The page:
Indonesia, South Korea sign CEPA in Seoul

Jakarta (ANTARA) – Indonesian Trade Minister Agus Suparmanto and South Korean Minister of Trade, Industry, and Energy Sung Yun-mo inked the Indonesia-South Korea Comprehensive Economic Partnership Agreement (IK-CEPA) in Seoul.

“I believe the IK-CEPA will make the Indonesian economy stronger, more competitive, more open, and more attractive for South Korean investors by turning Indonesia into a production hub for the regional and global markets,” Suparmanto stated at a virtual function marking the signing of the agreement in Jakarta on Friday.

The agreement inked during the COVID-19 pandemic demonstrated both nations’ commitment to mutually forging economic relations amid the global economic situation replete with challenges in the past few years, he remarked.

In this context, the IK-CEPA is expected to help expedite both nations’ economic recovery, he affirmed.

IK-CEPA comprises the trade of goods including tariff reduction and elimination, origin of goods, customs procedures, trade facilities and trade remedies, and trade of services covering investment, economic cooperation, and institutional arrangement.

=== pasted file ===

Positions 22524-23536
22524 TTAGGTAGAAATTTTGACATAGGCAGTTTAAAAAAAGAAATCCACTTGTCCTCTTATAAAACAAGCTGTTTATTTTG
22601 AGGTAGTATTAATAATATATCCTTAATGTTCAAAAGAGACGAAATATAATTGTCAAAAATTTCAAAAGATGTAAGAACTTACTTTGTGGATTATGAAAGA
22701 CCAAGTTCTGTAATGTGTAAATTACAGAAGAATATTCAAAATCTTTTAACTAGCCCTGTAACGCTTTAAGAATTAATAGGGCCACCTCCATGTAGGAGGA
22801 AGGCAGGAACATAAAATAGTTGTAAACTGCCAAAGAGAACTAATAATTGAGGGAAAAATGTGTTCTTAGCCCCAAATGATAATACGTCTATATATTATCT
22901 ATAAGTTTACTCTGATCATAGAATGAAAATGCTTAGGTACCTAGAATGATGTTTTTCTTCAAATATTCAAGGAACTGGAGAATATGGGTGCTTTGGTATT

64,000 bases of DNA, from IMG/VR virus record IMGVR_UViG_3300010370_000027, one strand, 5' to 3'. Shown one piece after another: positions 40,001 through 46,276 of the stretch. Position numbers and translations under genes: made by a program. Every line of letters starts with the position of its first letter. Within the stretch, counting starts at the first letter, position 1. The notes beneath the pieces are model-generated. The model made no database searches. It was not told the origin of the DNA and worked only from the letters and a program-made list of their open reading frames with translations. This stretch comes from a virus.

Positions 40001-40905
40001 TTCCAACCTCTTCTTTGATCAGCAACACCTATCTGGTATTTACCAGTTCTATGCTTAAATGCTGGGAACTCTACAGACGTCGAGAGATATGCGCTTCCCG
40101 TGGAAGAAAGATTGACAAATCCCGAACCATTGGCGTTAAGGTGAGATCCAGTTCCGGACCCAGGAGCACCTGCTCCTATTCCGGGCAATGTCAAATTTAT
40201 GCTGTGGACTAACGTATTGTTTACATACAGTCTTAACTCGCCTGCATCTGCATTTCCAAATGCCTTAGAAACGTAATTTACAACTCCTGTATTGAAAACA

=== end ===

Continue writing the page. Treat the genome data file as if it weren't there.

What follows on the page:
In the trade of goods, South Korea will eliminate 95.54 percent of its tariff posts, while Indonesia will remove 92.06 percent of its tariff posts.

South Korea will abolish tariffs on several Indonesian products, including raw material for lubricant, stearic acid, t-shirts, blockboard, dry fruits, and seaweed, while Indonesia will do away with tariffs on South Korean products, including gear box of vehicles, ball bearings, and paving, hearth, or wall tiles, unglazed.

Under the agreement, Indonesia will also provide tariff preference to facilitate South Korean investment in Indonesia as much as 0.96 percent of the tariff post worth US$254.49 million, or 2.96 percent of Indonesia’s total imports from South Korea.

In terms of its import value, South Korea will eliminate tariffs for 97.3 percent of its imports from Indonesia, while Indonesia will eliminate tariffs for 94 percent of its imports from South Korea.

In the trade of services, both countries are committed to opening more than 100 sub-sectors and increasing the integration of several service sectors in future, including the construction sector, post and courier service, franchise, and computer-related services, and facilitate intra-corporate transferees (ICTs), business visitors (BVs), and independent professionals (IPs).

The IK-CEPA may open a new stage of partnership between the two nations through increased trade of goods and services, investment, and capacity building to benefit from the global economy expected to recover in 2021.